March 1, 2024

Genomics for a Cure – Highlighting the Career of Sreekumar Raghavakaimal The Hype Magazine: Uncovering the Pulse of Urban Culture – From Hip Hop to Hollywood! Explore a diverse range of impactful stories, interviews and editorials covering fashion, gaming, film, MMA, EDM, rock and more! www.thehypemagazine.com – The Hype Magazine The Hype Magazine

Sreekumar Raghavakamal, Ph.D., a stalwart in the scientific field of genomics, knows well the devastating impacts of genetic diseases such as diabetes and cancer. Born and raised in Kerala, India, Raghavakamal’s career choice was anything but spontaneous – between a family history of genetic diseases, the subsequent loss of close relatives and an innate curiosity to bring reason to this misfortune, the boy from Kerala was prepared. act from an early age.

Decades later, his contributions to the scientific community have impacted numerous fields of study, including organic chemistry, genomics, pathophysiology, bioinformatics, and many others. And while most researchers in these fields have their own gripping origin stories, Sreekumar Raghavakamal walks a fine line between the sentimental and the logical.

So what is genomics for healing? Well, that’s what drives Raghavakamal’s passion. And now, his efforts have laid the groundwork for what could save millions of lives in the future. Identifying the origin of many complex, genetic diseases may still be a work in progress, but the advances made by Sreekumar Raghavakamal are a great place to expand.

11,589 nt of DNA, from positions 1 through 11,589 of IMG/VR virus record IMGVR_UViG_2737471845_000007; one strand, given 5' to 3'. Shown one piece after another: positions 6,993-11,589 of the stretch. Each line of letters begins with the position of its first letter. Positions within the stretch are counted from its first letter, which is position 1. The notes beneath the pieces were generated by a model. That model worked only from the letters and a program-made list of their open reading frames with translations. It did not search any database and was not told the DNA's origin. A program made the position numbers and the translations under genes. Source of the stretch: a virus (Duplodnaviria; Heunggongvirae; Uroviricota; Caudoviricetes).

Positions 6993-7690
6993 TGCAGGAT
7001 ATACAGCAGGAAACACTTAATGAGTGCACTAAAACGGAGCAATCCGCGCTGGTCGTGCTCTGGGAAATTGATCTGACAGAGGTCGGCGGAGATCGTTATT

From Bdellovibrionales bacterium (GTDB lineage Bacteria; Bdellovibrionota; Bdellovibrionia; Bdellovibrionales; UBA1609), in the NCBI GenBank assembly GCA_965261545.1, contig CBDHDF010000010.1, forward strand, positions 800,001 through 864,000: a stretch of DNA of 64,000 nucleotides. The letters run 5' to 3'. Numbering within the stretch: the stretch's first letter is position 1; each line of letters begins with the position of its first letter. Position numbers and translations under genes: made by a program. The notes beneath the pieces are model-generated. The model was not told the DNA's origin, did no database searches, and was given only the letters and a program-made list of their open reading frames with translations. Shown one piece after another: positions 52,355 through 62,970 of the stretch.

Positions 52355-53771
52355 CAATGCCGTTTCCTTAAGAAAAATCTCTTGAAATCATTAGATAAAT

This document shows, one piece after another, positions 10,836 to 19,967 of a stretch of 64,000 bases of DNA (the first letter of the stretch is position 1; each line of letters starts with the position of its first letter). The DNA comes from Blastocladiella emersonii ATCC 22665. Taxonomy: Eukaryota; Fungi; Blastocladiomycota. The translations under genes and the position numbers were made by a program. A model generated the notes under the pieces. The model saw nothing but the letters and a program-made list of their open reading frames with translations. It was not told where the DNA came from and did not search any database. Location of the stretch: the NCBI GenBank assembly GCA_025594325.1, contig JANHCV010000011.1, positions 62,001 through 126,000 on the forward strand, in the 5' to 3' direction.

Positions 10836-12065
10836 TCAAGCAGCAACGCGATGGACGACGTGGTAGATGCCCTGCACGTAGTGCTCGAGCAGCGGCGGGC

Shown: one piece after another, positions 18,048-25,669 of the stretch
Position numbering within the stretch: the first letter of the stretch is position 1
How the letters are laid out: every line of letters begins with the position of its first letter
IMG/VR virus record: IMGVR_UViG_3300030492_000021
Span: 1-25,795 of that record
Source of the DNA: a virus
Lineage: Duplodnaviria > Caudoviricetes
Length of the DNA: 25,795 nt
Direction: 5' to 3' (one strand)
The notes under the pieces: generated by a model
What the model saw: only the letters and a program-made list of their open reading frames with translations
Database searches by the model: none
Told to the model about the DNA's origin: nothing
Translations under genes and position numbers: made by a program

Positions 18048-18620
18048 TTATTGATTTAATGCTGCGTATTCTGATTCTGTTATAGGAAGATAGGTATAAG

Profound loss has a way of forcing people out of their comfort zones, and perhaps that is the true origin of Sreekumar Raghavakamal’s efforts.

“Many of my family members are diabetic and/or at high risk for diabetes. My father and a brother died of cancer. It really inspired me to focus on those areas.” – Raghavakamal

Thus, his academic journey began with a bachelor’s degree from the University of Kerala, studying mainly chemistry and physics. A few years later, he completed a master’s degree from the same university, characterized by intense research and an unwavering dedication to scientific rigor. During this time, he strengthened his analytical skills to fully understand various chemical processes.

Raghavakamal’s academic career reached its peak when he received his Ph.D. in organic chemistry from the Indian Institute of Technology, Madras. His doctoral research provided the foundational framework for his future contributions to the scientific community, particularly organic compounds, and what eventually led to his specialization in genomics. He then continued his postdoctoral studies at the University of Wisconsin, Madison, training in Bioorganic Chemistry and Physiology.